Comprehensive genetic analyses using targeted next-generation sequencing and genotype-phenotype correlations in 53 Japanese patients with osteogenesis imperfecta
To elucidate mutation spectrum and genotype-phenotype correlations in Japanese patients with OI, we conducted comprehensive genetic analyses using NGS, as this had not been analyzed comprehensively in this patient population. Most mutations were located on COL1A1 and COL1A2. Glycine substitutions in COL1A1 resulted in the severe phenotype.
Most cases of osteogenesis imperfecta (OI) are caused by mutations in COL1A1 or COL1A2, which encode α chains of type I collagen. However, mutations in at least 16 other genes also cause OI. The mutation spectrum in Japanese patients with OI has not been comprehensively analyzed, as it is difficult to identify using classical Sanger sequencing. In this study, we aimed to reveal the mutation spectrum and genotype-phenotype correlations in Japanese patients with OI using next-generation sequencing (NGS).
We designed a capture panel for sequencing 15 candidate OI genes and 19 candidate genes that are associated with bone fragility or Wnt signaling. Using NGS, we examined 53 Japanese patients with OI from unrelated families.
Pathogenic mutations were detected in 43 out of 53 individuals. All mutations were heterozygous. Among the 43 individuals, 40 variants were identified including 15 novel mutations. We found these mutations in COL1A1 (n = 30, 69.8%), COL1A2 (n = 12, 27.9%), and IFITM5 (n = 1, 2.3%). Patients with glycine substitution on COL1A1 had a higher frequency of fractures and were more severely short-statured. Although no significant genotype-phenotype correlation was observed for bone mineral density, the trabecular bone score was significantly lower in patients with glycine substitutions.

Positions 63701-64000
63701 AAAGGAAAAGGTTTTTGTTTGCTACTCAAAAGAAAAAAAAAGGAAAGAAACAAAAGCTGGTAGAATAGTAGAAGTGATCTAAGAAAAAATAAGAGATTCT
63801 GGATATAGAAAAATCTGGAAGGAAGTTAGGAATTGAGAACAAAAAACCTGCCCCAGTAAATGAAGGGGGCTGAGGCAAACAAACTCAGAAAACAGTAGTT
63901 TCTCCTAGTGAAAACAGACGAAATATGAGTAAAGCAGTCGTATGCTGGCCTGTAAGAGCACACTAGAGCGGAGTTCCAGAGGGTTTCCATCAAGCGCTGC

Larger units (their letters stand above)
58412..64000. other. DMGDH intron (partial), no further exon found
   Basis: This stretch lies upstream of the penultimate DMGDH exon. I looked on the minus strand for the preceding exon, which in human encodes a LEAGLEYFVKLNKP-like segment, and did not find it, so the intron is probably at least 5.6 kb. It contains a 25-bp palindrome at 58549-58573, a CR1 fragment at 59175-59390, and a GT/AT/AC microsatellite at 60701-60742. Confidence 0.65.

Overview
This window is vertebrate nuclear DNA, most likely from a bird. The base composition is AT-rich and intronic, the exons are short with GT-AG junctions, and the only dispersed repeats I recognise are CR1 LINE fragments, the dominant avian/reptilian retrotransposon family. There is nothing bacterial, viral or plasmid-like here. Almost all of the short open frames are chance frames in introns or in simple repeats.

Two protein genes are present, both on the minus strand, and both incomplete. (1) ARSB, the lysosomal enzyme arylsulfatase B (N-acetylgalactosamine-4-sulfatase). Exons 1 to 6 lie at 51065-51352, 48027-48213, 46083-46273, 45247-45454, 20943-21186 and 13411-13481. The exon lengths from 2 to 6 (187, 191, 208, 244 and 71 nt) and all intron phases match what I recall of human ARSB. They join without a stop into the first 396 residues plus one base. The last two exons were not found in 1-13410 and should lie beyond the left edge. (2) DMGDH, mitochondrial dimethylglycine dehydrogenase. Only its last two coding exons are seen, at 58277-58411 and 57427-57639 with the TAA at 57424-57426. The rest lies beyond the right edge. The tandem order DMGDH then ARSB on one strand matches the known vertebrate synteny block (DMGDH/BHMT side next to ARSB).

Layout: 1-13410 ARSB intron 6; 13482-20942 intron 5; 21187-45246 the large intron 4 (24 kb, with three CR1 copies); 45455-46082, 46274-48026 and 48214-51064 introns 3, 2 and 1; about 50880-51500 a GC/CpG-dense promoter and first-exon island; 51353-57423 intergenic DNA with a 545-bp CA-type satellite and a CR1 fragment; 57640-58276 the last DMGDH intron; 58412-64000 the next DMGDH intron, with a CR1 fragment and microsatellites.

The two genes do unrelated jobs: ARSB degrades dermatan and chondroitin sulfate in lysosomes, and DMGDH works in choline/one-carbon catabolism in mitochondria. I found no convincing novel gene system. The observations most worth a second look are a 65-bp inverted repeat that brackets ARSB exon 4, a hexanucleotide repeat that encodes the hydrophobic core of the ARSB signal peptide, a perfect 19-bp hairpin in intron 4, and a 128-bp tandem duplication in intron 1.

We identified pathogenic mutations in 81% of our Japanese patients with OI. Most mutations were located on COL1A1 and COL1A2. This study revealed that glycine substitutions on COL1A1 resulted in the severe phenotype among Japanese patients with OI.
KeywordsFracture Genotype-phenotype correlation Next-generation sequencing Osteogenesis imperfecta Short stature Type I collagen
We wish to thank the patients and their families for participating in this study.
This study was financially supported by grants from Japan Agency for Medical Research and Development, titled “Development and application of innovative drug-screening technology using patient derived iPS cells for intractable bone and cartilage disease,” “Creation of a network for skeletal dysplasia research and care to develop clinical guidelines,” and “Initiative on Rare and Undiagnosed Disease.”
Compliance with ethical standards
All procedures were performed in accordance with the ethical standards of the institutional research committee and with the 1964 Helsinki declaration and its later amendments or comparable ethical standards.
Conflicts of interest
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